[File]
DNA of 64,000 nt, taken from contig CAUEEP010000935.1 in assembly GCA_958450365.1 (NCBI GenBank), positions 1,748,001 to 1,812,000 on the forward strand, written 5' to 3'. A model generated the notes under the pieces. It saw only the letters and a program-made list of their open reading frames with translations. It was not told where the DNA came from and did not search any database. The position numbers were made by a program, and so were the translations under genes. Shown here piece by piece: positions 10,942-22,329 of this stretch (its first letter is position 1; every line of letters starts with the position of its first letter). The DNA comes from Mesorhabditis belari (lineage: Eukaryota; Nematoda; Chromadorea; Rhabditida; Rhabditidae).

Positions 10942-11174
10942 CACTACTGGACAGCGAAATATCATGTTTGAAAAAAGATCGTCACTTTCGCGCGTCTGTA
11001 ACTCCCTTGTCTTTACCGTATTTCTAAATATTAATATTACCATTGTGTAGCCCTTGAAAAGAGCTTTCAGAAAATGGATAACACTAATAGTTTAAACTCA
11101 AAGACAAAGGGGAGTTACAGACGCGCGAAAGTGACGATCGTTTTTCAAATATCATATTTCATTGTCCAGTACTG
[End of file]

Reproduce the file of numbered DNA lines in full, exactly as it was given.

DNA of 64,000 nt, taken from contig CAUEEP010000935.1 in assembly GCA_958450365.1 (NCBI GenBank), positions 1,748,001 to 1,812,000 on the forward strand, written 5' to 3'. A model generated the notes under the pieces. It saw only the letters and a program-made list of their open reading frames with translations. It was not told where the DNA came from and did not search any database. The position numbers were made by a program, and so were the translations under genes. Shown here piece by piece: positions 10,942-22,329 of this stretch (its first letter is position 1; every line of letters starts with the position of its first letter). The DNA comes from Mesorhabditis belari (lineage: Eukaryota; Nematoda; Chromadorea; Rhabditida; Rhabditidae).

Positions 10942-11174
10942 CACTACTGGACAGCGAAATATCATGTTTGAAAAAAGATCGTCACTTTCGCGCGTCTGTA
11001 ACTCCCTTGTCTTTACCGTATTTCTAAATATTAATATTACCATTGTGTAGCCCTTGAAAAGAGCTTTCAGAAAATGGATAACACTAATAGTTTAAACTCA
11101 AAGACAAAGGGGAGTTACAGACGCGCGAAAGTGACGATCGTTTTTCAAATATCATATTTCATTGTCCAGTACTG